be dressed ready for service.

several days ago, as i stepped off the bus, i heard someone quickly say, “thank you for your service.”
it caught me off guard; i didn’t even get a chance to look who even said it. never the less, the kind words were appreciated.

on the same day, the students from JROTC (Junior Reserve Officers’ Training Corps) wore their uniforms for the first time. because of this, i was able to spot those as soon as they walked down the hall. at first i complimented about how ‘fresh’ (clean cut) they looked. then i told them that while in their uniform, they need to be responsible. this means arriving on time to school, being respectful during the lesson, and being prepared for classes. they represent JROTC as an organization. as i was relaying this to the students, it reminded me of my own uniform.

as a city year corps member, i and the other thousands of corps member all over the country follow this uniform:
we wear all black shoes or Timberlands.
we wear fresh pressed khaki pants.
we wear a black belt.
our city year white polos or dress shirts are tucked in.
we wear our lanyards around our neck. our nametags are pinned on our right.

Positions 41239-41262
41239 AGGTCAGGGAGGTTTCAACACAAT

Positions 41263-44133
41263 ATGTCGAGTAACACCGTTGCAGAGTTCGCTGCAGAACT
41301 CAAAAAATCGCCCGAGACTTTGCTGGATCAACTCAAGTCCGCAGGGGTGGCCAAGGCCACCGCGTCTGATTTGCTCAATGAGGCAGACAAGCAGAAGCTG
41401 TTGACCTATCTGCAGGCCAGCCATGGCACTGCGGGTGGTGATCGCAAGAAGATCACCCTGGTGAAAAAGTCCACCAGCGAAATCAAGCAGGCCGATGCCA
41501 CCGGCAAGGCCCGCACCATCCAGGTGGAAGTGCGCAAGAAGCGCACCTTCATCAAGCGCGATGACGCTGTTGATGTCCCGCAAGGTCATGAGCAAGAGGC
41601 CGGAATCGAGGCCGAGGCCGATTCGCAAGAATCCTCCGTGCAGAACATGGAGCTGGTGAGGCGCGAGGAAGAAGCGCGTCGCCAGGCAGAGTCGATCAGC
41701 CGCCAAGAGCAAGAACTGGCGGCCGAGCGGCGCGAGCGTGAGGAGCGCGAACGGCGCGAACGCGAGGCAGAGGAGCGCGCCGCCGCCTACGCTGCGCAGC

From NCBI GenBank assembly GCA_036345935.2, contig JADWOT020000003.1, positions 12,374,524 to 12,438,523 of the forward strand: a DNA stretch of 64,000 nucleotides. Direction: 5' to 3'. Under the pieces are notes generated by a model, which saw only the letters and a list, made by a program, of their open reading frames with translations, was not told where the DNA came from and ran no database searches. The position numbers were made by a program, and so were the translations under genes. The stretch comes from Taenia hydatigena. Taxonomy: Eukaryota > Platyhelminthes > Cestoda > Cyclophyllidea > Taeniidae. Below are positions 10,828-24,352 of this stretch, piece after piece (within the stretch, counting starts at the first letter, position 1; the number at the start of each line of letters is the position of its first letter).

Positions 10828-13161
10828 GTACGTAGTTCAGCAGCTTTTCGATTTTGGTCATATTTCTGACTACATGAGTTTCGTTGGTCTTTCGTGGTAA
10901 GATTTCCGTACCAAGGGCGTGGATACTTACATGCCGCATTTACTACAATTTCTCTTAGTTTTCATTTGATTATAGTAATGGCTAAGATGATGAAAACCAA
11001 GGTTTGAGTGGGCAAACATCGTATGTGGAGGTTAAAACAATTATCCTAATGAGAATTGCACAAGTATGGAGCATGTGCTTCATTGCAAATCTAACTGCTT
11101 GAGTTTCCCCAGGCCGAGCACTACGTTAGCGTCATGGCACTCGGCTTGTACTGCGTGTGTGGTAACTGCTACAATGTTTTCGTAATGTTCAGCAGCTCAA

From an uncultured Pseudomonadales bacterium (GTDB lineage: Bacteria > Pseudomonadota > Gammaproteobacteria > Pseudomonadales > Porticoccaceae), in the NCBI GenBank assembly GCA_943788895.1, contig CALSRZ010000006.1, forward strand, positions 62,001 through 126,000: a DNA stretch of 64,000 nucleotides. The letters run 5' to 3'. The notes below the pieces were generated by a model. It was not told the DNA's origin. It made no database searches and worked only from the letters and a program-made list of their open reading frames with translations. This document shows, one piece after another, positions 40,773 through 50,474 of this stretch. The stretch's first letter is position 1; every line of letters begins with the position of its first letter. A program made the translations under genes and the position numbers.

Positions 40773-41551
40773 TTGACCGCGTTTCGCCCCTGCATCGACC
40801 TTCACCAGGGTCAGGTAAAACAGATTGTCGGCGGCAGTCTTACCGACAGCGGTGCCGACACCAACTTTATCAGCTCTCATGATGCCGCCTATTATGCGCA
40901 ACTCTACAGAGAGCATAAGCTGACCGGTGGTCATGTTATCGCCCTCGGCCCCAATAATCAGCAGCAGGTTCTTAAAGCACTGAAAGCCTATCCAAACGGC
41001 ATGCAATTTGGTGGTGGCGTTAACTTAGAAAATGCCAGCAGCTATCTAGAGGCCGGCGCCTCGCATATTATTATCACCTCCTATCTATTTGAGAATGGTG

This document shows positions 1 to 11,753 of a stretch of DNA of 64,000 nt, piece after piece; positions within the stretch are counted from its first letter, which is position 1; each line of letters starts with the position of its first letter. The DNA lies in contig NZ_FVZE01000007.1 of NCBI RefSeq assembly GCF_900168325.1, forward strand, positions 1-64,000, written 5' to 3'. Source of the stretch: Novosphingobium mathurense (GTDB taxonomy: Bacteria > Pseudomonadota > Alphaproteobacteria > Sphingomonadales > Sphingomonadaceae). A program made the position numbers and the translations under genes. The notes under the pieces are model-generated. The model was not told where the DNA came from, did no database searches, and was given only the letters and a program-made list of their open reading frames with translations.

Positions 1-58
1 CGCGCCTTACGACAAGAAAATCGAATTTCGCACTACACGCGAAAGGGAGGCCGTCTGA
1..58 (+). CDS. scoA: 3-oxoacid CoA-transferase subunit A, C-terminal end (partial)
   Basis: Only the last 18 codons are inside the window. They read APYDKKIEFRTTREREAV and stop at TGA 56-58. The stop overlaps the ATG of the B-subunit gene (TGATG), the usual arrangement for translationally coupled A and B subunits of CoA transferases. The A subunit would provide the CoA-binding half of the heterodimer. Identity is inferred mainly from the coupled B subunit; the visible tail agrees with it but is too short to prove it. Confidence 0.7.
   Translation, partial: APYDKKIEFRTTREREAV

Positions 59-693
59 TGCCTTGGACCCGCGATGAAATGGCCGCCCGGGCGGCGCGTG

in addition to all this, in los angeles, we wear yellow vest or bombers.

without my uniform, people can’t identity my cause right away. when i wear my yellow jacket, especially among my fellow corps members, we make a scene. last week, we had a training in downtown LA. we moved from pershing square to deton auditorium which are several blocks from each other. people kept coming up to us on the streets asking what it was all about. it’s true what they say: there is power in numbers.

a particular uniform has a certain reputation. when one wears it, he or she agrees to adhere to expectations and uphold the prestige.  wearing a uniform is more than just who you represent, but how you represent. being dressed for ready service means equipping yourself for anything that comes your way. it’s about preparing for the certainty that everyday will be unknown.

so before we begin our day, we ask: are we ready, are we ready?

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